Thursday, July 10, 2008

Anti-Public School Soap Opera Digest - Part 2

The Young and the Restless
The Young and the Tested to Death:

The Los Angeles Times reports that "California mandates testing every eighth-grader in algebra -- ready or not".

WHY?? Under the current oppressive regime of high-stakes testing, we are
already witnessing a great surge of demoralized, disengaged students dropping out of school altogether.

Rather than lifting children up, respecting their differences, and expanding their opportunities for success, we are severely limiting their options and opportunities, pushing many right out of school. Why in the name of kindness do we insist that all children be able to achieve the same things?

While I am no big fan of IQ testing, I wonder if those who are imposing such one-size-fits-all mandates don't need to be reminded that approximately 50% of our nation's population have IQs below 100, with approximately 23% of that population having IQs ranging from 70 to 89?

The ruling elite of the ed reform industry (and it is indeed an industry) insist on challenging standards for all. But if all could meet the same challenging standards, the standards wouldn't be challenging would they?

Children are individuals. Attempts to standardize them will crush the hopes and dreams of many. All people are of equal value but their abilities, interests, gifts, and talents vary enormously. IQ tests and standardized tests in general do not measure what matters most in life. Our nation is made stronger and better by respecting, embracing and developing the vast diversity of gifts and talents our children present to the world. I believe the maniacal "standards and accountability" movement is sending us headlong in the opposite direction.

It is wonderful that some students can excel in Algebra and higher math - thank God for them. Our world needs them and their contributions are great. No doubt some professions and fields require such skills - but only a very few. Most Americans do not use algebra or higher math in their work or day to day lives. Good basic arithmetic covers virtually all of the important day to day math skills needed by the vast majority of Americans. Am I wrong here?

Learning is good for its own sake. Learning algebra, good in and of itself, should be an option, not mandatory.

Apologies for getting on my soapbox with this "soap opera" entry. Just can't help myself and I am reminded of the following scriptures as an analogy. A footnote in my NIV Bible notes that these scriptures were apparently addressed to believers who felt that their gifts were inferior and unimportant while the more spectacular and showy gifts like speaking in tongues had been glorified in the Corinthian church. Regardless of one's particular faith or beliefs, I think this analogy works well for those of us who oppose standardization:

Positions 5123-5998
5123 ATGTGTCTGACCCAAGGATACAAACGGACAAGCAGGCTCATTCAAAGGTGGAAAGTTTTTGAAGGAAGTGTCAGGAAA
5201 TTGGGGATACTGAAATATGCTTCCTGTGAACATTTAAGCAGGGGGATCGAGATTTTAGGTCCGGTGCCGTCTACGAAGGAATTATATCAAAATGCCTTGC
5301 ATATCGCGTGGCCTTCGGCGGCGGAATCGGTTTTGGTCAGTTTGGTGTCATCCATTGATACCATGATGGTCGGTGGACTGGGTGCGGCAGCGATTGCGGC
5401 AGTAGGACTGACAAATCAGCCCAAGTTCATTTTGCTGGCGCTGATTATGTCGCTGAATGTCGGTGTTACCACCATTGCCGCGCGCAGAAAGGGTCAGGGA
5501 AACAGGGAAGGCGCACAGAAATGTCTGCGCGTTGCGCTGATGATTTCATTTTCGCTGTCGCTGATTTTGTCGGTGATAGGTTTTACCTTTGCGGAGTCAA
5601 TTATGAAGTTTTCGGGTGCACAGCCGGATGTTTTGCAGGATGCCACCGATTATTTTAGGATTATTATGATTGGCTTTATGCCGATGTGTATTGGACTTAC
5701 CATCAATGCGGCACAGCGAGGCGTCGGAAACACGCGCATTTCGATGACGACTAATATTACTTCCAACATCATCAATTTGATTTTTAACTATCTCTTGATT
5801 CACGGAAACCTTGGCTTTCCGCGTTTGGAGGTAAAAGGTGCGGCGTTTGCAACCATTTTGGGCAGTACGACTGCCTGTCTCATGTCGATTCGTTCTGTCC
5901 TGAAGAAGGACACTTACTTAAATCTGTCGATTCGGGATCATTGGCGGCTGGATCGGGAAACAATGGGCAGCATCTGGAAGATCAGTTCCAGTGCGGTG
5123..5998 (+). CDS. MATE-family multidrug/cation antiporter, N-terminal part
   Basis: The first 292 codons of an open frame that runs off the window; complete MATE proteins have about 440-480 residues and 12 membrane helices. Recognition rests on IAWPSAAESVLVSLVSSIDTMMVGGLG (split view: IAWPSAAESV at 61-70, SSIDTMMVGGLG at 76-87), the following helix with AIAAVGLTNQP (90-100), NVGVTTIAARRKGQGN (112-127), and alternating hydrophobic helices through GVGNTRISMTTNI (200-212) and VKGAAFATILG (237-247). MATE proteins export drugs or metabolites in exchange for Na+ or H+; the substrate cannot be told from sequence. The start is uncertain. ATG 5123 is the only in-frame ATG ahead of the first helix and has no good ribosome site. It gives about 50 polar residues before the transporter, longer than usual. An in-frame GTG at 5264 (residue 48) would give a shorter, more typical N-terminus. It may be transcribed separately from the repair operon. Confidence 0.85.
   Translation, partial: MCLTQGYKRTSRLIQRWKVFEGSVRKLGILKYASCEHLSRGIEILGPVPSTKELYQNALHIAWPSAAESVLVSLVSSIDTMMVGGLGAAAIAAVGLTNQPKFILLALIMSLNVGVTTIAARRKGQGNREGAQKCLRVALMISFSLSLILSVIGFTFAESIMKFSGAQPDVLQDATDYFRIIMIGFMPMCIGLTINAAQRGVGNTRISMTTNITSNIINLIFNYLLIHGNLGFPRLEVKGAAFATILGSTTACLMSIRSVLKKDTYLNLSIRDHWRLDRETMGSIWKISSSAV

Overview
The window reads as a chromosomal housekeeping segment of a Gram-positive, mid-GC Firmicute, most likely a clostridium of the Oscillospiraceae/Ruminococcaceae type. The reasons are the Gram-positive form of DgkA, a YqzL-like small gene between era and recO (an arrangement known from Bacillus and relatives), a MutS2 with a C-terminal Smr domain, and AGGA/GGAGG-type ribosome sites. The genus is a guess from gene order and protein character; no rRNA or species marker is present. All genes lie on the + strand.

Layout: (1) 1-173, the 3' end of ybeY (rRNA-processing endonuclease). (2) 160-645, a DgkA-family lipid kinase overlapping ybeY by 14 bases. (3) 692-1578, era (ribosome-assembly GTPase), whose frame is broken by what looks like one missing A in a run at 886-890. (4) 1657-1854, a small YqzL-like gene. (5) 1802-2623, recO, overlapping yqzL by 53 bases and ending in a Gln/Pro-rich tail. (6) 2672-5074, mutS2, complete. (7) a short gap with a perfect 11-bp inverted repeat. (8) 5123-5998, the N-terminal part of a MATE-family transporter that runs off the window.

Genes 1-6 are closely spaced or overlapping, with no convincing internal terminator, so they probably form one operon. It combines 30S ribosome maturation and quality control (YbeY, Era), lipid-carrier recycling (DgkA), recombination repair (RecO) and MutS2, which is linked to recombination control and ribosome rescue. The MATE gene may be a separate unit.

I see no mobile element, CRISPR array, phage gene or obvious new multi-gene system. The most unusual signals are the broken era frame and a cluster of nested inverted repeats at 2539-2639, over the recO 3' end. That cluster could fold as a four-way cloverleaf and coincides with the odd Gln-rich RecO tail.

1 Corinthians 12: 14-26

Now the body is not made up of one part but of many. If the foot should say, "Because I am not a hand, I do not belong to the body," it would not for that reason cease to be part of the body. And if the ear should say, "Because I am not an eye, I do not belong to the body," it would not for that reason cease to be part of the body. If the whole body were an eye, where would the sense of hearing be? If the whole body were an ear, where would the sense of smell be? But in fact God has arranged the parts in the body, every one of them, just as he wanted them to be. If they were all one part, where would the body be? As it is, there are many parts, but one body.
The eye cannot say to the hand, "I don't need you!" And the head cannot say to the feet, "I don't need you!" On the contrary, those parts of the body that seem to be weaker are indispensable, and the parts that we think are less honorable we treat with special honor. And the parts that are unpresentable are treated with special modesty, while our presentable parts need no special treatment. But God has combined the members of the body and has given greater honor to the parts that lacked it, so that there should be no division in the body, but that its parts should have equal concern for each other. If one part suffers, every part suffers with it; if one part is honored, every part rejoices with it.

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